The Prime Minister, Justin Trudeau, today issued the following statement on International Holocaust Remembrance Day:
“Today, on International Holocaust Remembrance Day, we remember and pay tribute to the more than six million Jews who were systematically persecuted and murdered by the Nazis during the Holocaust, and the millions of other victims of Nazi atrocities. We offer our deepest sympathies to their families and loved ones and recommit our efforts to keep their memory alive for future generations.
“In 2005, the United Nations General Assembly designated January 27 as a day of remembrance to mark the liberation of Auschwitz-Birkenau, the largest Nazi concentration and extermination camp. On this day, we also honour the brave survivors, and recognize the heroes who risked their lives to save others during the dark days of the Holocaust. We will continue to share their stories of courage, hope, and perseverance against unspeakable evil, so that the pain and loss endured during the Shoah will never be forgotten.
“One of the darkest chapters in history, the Holocaust is a stark reminder of the dangers of allowing antisemitism, xenophobia, prejudice, and discrimination to spread unchallenged. It also reminds us that silence must never be an option when humanity is threatened. Sadly, more than 75 years after the liberation of Auschwitz-Birkenau that revealed to the entire world the horrors born of racism, hate, and indifference, antisemitism is still a lived reality for Jewish communities in Canada and around the world.
“The Government of Canada strongly opposes and condemns the disturbing rise of antisemitism at home and abroad. Reinforcing our efforts to advance Holocaust awareness, remembrance, and research, and to combat antisemitism is essential to promoting and protecting human rights globally. That is why, in 2021, we announced the reappointment of the Honourable Irwin Cotler as Canada’s Special Envoy on Preserving Holocaust Remembrance and Combatting Antisemitism. That same year, during the Malmö International Forum on Holocaust Remembrance and Combating Antisemitism, Canada made concrete pledges to strengthen Holocaust remembrance efforts and to combat antisemitism and hatred. In support of those commitments, the government will lead the development of a companion handbook to the International Holocaust Remembrance Alliance’s working definition of antisemitism, which we adopted as part of Canada’s Anti-Racism Strategy. This handbook will help support the adoption, understanding, and practical use of the definition across Canada, as we seek to combat the multifaceted nature of modern antisemitism. Last year, we also hosted the National Summit on Antisemitism to better understand the pervasiveness of antisemitism in Canada and identify actions the government can take to address key issues facing Jewish communities. And we are fighting antisemitism, disinformation, and online hate by supporting the international Inter-Parliamentary Task Force to Combat Online Antisemitism, the Digital Citizen Initiative, the Federal Anti-Racism Secretariat, and other initiatives that combat antisemitism and hate in Canada and around the world.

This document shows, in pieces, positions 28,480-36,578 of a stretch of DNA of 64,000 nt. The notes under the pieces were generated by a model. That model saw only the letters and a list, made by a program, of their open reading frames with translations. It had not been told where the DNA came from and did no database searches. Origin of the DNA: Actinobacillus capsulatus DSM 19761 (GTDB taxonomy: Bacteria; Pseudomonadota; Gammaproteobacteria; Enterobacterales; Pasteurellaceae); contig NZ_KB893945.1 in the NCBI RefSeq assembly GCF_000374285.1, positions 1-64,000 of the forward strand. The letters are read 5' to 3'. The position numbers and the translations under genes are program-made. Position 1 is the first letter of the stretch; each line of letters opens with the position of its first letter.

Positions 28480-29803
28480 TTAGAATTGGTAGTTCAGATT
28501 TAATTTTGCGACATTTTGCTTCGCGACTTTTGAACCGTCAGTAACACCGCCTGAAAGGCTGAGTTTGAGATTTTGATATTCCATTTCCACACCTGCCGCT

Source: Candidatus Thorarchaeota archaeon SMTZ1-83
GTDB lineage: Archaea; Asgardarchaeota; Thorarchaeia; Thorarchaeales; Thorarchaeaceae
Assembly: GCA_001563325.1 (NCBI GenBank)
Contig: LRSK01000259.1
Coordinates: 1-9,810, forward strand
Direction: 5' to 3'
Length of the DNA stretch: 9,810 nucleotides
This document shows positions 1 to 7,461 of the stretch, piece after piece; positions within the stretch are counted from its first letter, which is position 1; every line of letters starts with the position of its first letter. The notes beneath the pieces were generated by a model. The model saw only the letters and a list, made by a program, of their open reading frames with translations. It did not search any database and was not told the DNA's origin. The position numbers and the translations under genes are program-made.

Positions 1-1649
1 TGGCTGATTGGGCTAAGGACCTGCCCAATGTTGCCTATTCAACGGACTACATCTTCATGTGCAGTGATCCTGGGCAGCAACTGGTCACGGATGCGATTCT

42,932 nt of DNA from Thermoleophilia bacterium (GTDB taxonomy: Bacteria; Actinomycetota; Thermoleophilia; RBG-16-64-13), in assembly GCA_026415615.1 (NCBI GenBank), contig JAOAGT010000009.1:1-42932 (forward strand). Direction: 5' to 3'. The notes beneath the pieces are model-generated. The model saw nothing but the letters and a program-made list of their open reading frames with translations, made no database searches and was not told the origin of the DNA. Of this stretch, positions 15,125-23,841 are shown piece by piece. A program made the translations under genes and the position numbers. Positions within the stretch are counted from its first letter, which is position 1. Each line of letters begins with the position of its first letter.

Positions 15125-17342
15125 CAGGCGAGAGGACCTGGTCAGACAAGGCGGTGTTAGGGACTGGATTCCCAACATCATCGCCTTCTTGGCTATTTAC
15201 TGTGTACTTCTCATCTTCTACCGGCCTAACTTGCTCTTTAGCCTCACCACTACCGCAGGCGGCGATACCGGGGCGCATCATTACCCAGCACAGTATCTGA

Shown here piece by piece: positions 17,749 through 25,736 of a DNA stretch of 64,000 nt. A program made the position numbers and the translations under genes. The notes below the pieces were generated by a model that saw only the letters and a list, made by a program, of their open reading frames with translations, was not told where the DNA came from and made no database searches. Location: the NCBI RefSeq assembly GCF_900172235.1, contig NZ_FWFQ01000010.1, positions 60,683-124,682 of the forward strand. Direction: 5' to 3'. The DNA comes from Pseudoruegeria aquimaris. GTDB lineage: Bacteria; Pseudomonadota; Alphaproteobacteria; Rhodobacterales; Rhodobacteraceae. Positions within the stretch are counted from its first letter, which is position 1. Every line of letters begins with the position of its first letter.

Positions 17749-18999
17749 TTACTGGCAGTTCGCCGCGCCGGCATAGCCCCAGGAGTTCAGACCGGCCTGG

“In 2021, the government recommitted to the principles of the Declaration of the Stockholm International Forum on the Holocaust and supported the adoption of the 2020 International Holocaust Remembrance Alliance Ministerial Declaration. This year, as part of a strengthened and renewed Anti-Racism Strategy, we will be launching a National Action Plan on Combatting Hate that includes actions to combat hate crimes, training and tools for public safety agencies, and investments to support digital literacy, prevent radicalization to violence, and protect vulnerable communities. We will continue to work with the Jewish community to combat antisemitism, Holocaust denial and distortion, and all other forms of discrimination, to ensure that Jewish Canadians can live proudly and openly in our country. Together, we will persevere to build a better Canada where we celebrate diversity, compassion, and inclusion as our strengths.
“Today, as we pause to remember and honour the victims and survivors of the Holocaust, I invite all Canadians to join me in reaffirming and strengthening our resolve to combat antisemitism and all forms of discrimination, wherever and whenever they occur. We all have a responsibility to stop the seeds of intolerance and hate from taking root or spreading in our communities, our country, and our world. On this day, let us all come together and repeat the vow ‘Never Again’.”